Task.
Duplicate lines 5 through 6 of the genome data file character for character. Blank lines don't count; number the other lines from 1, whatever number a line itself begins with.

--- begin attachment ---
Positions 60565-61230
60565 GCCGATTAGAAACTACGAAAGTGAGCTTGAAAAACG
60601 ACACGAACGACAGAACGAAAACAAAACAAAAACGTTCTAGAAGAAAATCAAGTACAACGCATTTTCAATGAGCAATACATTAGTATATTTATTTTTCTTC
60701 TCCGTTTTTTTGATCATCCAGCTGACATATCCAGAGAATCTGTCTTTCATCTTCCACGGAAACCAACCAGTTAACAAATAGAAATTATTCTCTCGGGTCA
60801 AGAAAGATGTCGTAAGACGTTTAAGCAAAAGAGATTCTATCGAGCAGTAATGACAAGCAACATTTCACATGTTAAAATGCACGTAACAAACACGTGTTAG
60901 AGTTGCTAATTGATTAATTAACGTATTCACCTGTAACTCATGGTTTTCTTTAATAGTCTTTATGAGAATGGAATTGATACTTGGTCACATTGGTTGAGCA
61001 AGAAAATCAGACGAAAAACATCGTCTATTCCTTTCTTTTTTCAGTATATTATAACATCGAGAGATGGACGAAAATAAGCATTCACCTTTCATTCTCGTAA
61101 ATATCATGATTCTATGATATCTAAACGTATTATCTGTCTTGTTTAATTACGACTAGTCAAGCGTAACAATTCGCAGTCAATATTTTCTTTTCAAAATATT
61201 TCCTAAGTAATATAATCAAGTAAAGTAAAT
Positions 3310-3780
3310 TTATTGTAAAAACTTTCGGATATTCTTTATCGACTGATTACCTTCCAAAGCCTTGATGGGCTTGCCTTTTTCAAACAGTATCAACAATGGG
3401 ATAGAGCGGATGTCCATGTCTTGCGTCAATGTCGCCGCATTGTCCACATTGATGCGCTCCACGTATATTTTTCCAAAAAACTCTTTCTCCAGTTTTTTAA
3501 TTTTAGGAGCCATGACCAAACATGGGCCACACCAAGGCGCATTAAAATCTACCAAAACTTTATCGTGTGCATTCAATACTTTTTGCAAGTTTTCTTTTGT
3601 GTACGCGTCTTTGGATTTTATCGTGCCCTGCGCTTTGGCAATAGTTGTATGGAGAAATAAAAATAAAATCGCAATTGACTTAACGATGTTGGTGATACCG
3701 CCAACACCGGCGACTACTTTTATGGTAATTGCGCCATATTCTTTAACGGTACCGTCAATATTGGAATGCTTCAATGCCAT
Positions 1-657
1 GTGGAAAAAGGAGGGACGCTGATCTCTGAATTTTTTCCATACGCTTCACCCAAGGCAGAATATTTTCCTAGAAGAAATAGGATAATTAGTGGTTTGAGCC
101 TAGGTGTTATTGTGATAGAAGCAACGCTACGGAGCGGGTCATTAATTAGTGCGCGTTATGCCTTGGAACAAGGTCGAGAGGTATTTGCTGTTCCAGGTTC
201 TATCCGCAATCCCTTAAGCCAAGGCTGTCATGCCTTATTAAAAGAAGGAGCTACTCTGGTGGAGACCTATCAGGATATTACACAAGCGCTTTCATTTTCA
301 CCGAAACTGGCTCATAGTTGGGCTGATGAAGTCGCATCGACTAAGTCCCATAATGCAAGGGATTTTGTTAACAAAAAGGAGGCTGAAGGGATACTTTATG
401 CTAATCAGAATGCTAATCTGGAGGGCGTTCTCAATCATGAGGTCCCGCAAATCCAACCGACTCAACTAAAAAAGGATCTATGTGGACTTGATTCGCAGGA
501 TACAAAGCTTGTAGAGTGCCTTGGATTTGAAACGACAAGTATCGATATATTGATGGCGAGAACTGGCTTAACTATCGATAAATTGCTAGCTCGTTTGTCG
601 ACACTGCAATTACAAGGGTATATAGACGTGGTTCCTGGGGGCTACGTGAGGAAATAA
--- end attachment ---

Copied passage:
60801 AGAAAGATGTCGTAAGACGTTTAAGCAAAAGAGATTCTATCGAGCAGTAATGACAAGCAACATTTCACATGTTAAAATGCACGTAACAAACACGTGTTAG
60901 AGTTGCTAATTGATTAATTAACGTATTCACCTGTAACTCATGGTTTTCTTTAATAGTCTTTATGAGAATGGAATTGATACTTGGTCACATTGGTTGAGCA